The young guy who cuts my lawn thinks I'm nuts. Every spring I cordon off a different part of the greensward that surrounds my farmhouse in upstate New York, just to see what comes up (wild strawberries, morels, chicory, and mole hills are among the possibilities). And until the dandelion harvest is over, he's prohibited from mowing the front yard. Brandishing a dibble, and with a zeal for free food inherited from a long line of foragers, I scour the grass for clusters of tiny spiked leaves, uprooting the plants before their yellow heads start to spangle the turf (once dandelions bloom, they're too bitter).
The French call the dandelion dent-de-lion—''lion's tooth'', a reference to its notched leaves—and also, less poetically, pissenlit, or ''pissabed'', because its root is thought to be a diuretic. The effect doesn't seem to be induced by leaf-eating, though, and the dandelion (Taraxacum officinale) is a good source of vitamins A and C and iron.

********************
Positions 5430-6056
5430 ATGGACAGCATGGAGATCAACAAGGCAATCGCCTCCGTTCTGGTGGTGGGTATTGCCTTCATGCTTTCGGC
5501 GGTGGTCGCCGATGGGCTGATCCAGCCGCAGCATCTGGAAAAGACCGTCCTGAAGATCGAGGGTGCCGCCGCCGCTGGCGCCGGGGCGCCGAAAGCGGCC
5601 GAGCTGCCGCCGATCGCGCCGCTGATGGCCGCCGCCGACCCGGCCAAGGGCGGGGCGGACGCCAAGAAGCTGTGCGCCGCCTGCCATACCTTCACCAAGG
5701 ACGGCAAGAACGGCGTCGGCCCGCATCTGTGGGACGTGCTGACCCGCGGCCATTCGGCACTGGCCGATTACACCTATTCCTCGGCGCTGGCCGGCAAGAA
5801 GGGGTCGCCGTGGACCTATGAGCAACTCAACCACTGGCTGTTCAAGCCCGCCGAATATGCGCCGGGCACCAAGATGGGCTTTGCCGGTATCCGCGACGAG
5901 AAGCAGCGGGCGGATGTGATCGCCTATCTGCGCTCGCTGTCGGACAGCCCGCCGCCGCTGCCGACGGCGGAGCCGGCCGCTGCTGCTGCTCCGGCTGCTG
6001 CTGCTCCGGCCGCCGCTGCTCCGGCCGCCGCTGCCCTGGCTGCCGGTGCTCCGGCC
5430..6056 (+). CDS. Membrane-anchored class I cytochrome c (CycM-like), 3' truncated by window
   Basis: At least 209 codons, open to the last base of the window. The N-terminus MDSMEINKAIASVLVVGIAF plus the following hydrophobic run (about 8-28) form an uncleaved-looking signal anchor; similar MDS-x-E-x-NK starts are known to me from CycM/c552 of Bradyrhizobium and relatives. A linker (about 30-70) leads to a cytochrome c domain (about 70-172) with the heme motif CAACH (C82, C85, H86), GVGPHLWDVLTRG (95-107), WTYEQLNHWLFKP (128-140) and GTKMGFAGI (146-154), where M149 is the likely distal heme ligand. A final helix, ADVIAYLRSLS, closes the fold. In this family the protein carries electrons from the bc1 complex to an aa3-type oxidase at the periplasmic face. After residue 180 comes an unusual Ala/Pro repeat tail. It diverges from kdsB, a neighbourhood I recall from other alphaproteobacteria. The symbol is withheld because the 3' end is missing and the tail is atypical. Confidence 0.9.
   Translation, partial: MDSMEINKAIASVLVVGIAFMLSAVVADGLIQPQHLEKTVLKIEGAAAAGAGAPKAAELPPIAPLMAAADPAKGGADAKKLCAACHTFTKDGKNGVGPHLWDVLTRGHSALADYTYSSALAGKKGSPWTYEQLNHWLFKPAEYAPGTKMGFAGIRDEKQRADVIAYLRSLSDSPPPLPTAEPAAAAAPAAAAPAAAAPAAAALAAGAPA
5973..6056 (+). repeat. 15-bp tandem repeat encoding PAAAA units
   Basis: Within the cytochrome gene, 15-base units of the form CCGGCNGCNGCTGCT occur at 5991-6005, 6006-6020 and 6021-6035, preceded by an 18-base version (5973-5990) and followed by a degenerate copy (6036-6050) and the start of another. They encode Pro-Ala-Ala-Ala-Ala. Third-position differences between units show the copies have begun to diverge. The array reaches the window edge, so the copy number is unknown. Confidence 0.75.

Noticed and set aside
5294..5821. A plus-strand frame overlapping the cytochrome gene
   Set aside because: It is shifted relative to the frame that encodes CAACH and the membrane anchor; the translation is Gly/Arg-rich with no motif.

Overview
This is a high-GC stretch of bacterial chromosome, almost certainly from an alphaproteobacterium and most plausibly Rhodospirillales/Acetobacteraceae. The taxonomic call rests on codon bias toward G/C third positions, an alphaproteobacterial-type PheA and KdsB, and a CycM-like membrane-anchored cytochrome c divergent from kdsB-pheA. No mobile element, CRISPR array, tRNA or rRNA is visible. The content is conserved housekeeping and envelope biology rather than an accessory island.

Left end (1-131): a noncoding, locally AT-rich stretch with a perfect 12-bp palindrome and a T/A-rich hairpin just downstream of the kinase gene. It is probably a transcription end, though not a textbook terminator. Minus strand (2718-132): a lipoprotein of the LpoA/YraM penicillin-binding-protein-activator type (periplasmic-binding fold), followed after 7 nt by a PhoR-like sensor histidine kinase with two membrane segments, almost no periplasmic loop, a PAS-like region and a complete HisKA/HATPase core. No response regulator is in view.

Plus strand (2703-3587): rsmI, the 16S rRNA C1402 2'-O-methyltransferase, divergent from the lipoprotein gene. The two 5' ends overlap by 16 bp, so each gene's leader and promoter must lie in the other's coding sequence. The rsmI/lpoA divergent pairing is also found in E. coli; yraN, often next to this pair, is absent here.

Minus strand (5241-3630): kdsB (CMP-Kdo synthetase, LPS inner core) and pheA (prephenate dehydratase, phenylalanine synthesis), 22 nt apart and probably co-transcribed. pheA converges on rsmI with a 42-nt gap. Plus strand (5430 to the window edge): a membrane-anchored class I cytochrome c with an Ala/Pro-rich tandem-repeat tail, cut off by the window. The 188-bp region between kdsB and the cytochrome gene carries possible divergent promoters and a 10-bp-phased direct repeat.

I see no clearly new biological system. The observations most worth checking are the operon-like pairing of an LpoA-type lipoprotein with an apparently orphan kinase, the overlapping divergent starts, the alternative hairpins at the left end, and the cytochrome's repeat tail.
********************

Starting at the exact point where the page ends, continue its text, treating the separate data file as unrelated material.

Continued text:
In the mid-1800s the plant could be found in America's humble kitchen gardens, especially in the Deep South, where it still pinch-hits for kale and collards. Unlike the larger, milder cultivated leaves sold in groceries, wild dandelion greens have real bite and require tempering. On Edisto Island, in South Carolina, my great-grandmother used to cook them down with a big chunk of fatback, a method that was probably inherited from the area's original Huguenot settlers—and not unlike the more modern French approach, with lardons (strips of slab bacon; see recipe at right). I also like to simply chop fresh dandelion greens and toss them with lemon, olive oil, and black pepper.
If you want to grow your own dandelions, propagation is a breeze. Finding a patch of sod that hasn't been treated with fertilizers or herbicides is tougher. I've chosen to suffer a certain amount of crabgrass in the yard—and when I want to start next season's crop, I just let the flowers mature to downy seed, make a wish (more greens, more greens), and blow.